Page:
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Blue Monster, Naked Deity and More: Scientists Unearth Ancient Tomb With Mysterious Murals in China

May 02, 2017 07:42 AM EDT
Terracota Army Restoration Set To Commence
Another major find in China just occurred. Pictured above are relics of ancient terracotta warriors is seen in the No.2 pit of the Qin Terracotta Warriors and Horses Museum.
(Photo : China Photos/Getty Images)

One could only imagine what the fascinating images that filled the newly discovered 1,400-year-old tomb in China. The strange pictures included a blue monster, a naked deity and a winged horse, and scientists are still wondering what it all means.

According to a report from Live Science, the archaeologists revealed that the motifs and the connotations found were unique to this tomb. They're not seen in other tombs, even in the ones from the same period.

This particular tomb was first discovered back in 2013 in what is now the city of Xinzhou. A team from Shaanxi Provincial Institute of Archaeology excavated the tomb in 2013 and 2014, finding it heavily looted. There are certain parts like a passageway and corridor that weren't looted at all. Fortunately, the strange murals were preserved very well and untouched.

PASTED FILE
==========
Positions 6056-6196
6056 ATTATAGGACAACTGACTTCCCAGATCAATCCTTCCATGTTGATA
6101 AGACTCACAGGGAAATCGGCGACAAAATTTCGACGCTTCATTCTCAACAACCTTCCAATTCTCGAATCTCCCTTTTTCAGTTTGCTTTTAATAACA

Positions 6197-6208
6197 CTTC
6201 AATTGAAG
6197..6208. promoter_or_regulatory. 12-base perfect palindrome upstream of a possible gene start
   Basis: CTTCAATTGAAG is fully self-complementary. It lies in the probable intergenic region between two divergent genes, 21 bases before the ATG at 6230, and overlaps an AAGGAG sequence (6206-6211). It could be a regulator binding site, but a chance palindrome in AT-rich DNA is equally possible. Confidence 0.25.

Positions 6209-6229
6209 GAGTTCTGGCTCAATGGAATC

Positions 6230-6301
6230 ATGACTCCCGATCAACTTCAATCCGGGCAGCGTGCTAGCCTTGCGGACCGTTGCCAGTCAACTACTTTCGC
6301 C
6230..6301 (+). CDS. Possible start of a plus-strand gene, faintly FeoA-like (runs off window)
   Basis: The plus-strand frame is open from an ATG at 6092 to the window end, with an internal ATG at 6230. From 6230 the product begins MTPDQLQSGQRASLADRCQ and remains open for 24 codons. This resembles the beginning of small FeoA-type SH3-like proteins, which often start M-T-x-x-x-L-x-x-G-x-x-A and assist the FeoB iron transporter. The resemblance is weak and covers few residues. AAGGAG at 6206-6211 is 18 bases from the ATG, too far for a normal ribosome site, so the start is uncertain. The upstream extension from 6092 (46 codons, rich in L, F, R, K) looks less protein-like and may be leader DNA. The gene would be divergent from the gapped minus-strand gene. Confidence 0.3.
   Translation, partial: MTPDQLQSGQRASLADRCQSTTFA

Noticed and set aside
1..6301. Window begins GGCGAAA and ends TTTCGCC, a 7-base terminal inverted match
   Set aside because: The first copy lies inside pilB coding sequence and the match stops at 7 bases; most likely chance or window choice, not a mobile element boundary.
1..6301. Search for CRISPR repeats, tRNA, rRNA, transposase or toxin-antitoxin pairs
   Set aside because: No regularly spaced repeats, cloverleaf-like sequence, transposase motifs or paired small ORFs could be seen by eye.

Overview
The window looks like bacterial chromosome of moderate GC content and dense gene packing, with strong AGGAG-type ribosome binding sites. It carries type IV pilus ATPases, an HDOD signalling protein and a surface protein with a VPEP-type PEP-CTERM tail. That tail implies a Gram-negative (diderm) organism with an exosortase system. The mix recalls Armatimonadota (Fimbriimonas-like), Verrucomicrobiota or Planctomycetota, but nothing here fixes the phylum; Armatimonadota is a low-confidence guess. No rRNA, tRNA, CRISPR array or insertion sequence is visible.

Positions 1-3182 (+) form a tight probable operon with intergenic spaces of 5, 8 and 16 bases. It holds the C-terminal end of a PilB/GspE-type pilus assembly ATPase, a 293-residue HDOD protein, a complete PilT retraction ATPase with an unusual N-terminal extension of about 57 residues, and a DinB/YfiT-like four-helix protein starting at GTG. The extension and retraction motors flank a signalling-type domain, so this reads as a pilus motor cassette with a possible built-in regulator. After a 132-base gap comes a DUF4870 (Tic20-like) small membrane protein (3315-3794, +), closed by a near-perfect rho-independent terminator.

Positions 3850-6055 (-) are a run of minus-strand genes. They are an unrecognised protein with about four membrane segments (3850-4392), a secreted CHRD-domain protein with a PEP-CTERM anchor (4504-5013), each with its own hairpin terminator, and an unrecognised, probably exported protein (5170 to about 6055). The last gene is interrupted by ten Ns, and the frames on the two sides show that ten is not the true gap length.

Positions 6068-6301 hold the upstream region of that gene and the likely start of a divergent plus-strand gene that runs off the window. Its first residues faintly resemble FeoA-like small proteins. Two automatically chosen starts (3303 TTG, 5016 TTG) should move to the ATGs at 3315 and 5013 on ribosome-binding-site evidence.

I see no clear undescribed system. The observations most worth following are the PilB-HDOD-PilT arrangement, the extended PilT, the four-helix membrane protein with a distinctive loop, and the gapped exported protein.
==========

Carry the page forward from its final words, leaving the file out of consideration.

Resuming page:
Most of the images inside the tomb still baffle scientists. The nude deity was identified as the master of wind, but -- if they know what it means -- the archaeologists did not share the reason behind the portrayal of the deity running naked in the direction of a burial chamber. The eye-catching blue-skinned creature remains a mystery as well.

There are more normal scenes depicted on the mural like people hunting, working and trading. These offer more details on life in ancient China.

The findings were published in the journal Chinese Archaeology.

Tomb looting is a big problem in China, and archaeologists are in a constant race to beat looters to important archaeological sites. Fortunately, researchers have still managed to uncover incredible artifacts in the country.

Recently, scientists also discovered small wooden figures standing over very small looms in Chengdu city, according to a report from Seeker. It's believed to be the earliest pattern looms in the world. Then last year, a board game was found with a dead body in the city of Qingzhou.

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